What was your reaction to hearing you were going to be doing the film and how did you
prepare for it?
"The pitch involved assurance of both visual and technical design. Jan, Jane and
Dion approached us to do a test on the sequence where Ruth is touched by the guru and
falls into a state of enlightenment. We shot this ourselves in 16mm and entered a process
of creative and technical experimentation.
"To create the desired ‘Indian vision’, we surrounded the figure with a
painted loudscape, celestial light and eyes revolving around her head; kaleidoscopic
elements. A grading and colour treatment to give the desired look, almost like a Bollywood
"Because I’d been to India before, I really clicked with this. And I had
collections of Indi posters which were a major inspiration, though I did do a lot more
research. I was ecstatic to work with a director I had so much respect for."
What did director Jane Campion tell you she was trying to achieve?
"Jane works very collaboratively. Rather than working to a fixed brief or board
she talks about the mood and feeling and what’s going on in the narrative. Bouncing
ideas in an open environment. This inevitably takes more time but did bring out the best
work. Design is an evolving process.
"For ‘PJ’s hallucination’ (above) she made me listen to music which
conveyed sweet, warm imagery. She’d talk in that same language. I would then
interpret this and develop a storyboard to create a focus in a certain direction. From
there we did video temps, which took on rich, golden hues to convey the right feeling. So
again, I’d take it to a
point, then Jane would come in and take it further, and so on. An evolving process."
What other features have you worked on during the past 12 months and why was this one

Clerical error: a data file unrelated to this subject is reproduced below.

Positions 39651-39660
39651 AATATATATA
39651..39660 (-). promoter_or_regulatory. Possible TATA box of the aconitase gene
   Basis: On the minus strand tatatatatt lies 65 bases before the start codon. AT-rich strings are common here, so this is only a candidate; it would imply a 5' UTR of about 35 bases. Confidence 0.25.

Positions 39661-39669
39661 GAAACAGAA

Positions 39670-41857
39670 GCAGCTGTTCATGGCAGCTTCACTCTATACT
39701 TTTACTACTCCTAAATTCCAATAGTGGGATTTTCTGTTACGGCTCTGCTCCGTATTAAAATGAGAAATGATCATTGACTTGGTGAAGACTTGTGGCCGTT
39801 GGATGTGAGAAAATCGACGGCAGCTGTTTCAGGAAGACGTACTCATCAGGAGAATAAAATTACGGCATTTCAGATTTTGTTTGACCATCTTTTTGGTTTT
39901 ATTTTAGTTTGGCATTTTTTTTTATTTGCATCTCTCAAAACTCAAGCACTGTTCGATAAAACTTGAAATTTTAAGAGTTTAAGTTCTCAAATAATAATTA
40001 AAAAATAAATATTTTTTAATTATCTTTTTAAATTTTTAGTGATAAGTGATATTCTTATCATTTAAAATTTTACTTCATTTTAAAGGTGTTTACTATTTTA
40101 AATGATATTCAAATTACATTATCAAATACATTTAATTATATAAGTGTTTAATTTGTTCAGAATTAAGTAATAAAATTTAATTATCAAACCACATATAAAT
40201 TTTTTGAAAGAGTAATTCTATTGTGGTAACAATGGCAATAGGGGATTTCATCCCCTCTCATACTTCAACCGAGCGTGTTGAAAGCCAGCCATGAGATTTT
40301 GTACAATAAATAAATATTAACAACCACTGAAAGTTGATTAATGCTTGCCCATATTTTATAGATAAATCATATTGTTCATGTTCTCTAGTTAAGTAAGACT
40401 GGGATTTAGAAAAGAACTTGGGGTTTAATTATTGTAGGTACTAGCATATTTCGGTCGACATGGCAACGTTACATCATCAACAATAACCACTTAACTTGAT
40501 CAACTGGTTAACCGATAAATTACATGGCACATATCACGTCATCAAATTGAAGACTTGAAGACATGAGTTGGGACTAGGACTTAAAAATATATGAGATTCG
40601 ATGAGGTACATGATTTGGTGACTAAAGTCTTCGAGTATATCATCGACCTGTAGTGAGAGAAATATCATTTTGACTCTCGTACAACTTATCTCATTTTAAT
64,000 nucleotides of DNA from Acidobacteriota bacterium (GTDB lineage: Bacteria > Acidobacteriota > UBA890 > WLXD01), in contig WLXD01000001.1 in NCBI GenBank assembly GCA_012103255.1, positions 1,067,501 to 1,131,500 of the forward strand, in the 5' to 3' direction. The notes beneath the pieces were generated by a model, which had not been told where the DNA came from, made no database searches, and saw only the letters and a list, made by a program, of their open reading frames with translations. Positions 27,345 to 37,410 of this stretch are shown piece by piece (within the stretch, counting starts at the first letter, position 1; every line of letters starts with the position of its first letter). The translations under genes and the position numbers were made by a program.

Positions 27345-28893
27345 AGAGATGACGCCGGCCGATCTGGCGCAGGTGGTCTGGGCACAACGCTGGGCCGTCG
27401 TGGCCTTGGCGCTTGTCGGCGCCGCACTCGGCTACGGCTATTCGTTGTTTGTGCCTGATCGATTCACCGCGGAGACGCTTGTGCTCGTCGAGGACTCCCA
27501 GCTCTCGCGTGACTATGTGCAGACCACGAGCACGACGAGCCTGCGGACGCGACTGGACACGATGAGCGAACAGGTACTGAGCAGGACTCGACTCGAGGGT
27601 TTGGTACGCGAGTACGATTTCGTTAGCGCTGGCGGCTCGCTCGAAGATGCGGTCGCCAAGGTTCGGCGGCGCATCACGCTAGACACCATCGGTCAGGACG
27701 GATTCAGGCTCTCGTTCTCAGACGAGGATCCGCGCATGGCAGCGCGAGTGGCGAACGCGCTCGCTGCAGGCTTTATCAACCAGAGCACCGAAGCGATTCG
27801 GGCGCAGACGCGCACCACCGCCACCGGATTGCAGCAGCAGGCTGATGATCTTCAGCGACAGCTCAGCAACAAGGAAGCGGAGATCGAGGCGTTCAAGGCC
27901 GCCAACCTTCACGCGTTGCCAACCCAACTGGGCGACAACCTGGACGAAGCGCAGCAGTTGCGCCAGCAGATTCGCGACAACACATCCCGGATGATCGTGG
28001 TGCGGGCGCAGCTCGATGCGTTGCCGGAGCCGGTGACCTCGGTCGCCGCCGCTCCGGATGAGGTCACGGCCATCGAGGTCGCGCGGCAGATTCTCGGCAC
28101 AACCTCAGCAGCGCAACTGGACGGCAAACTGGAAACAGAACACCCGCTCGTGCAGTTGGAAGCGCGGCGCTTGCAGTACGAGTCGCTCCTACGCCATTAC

"From pre-production to finished material, this project took me a whole year.
Prior to that, I art directed some sequences for Mouse Hunt, worked a little on Face/Off,
and worked on Dating The Enemy and Dead Heart."
How are attitudes of local directors changing towards visual effects?
"Jane Campion uses visual effects as a collage of metaphors, adding a new level
of meaning to the story. Everything has to have the right feel and mood."
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Says Daily Variety of Holy Smoke (premiered at the
1999 Venice Film Festival):
"A ravishing title sequence swiftly conveys the overwhelming physical presence and
heady spiritual allure of India, where vacationing Ruth (Kate Winslet) becomes convinced
she has found something to believe in... [Dion] Beebe's camera tirelessly seeks out
unusual details, and the film is peppered with surprising visual inventions, some of them
narrative expedients and others just clever stylistic touches. These include Ruth's
enlightenment in India, shot like a Bollywood fantasy sequence, her appearance before PJ
as a Hindu goddess and an amusing recap of her past relationships" (September 7,
HOLY SMOKE (Opens December 26, 1999)
DIGITAL DESIGN CREDITS
Title Design and production: Animal Logic Film
Designer: Andy Brown
Executive Producer: Zareh Nalbandian
Producer: Fiona Crawford
Compositor: Kirsty Millar
R & D: Chris Bone
3D Animator: Brett Feeney
Visual Effects: Animal Logic Film
VFX Supervisor: Andy Brown
Executive Producer: Zareh Nalbandian
Producer: Fiona Crawford
Lead Compositor: Kirsty Millar
Compositors: Charlie Armstrong, Robin Cave, Leoni
3D Animator: Aidan Sarsfield
Technical Support: Naomi Hatchman, Aaron Barclay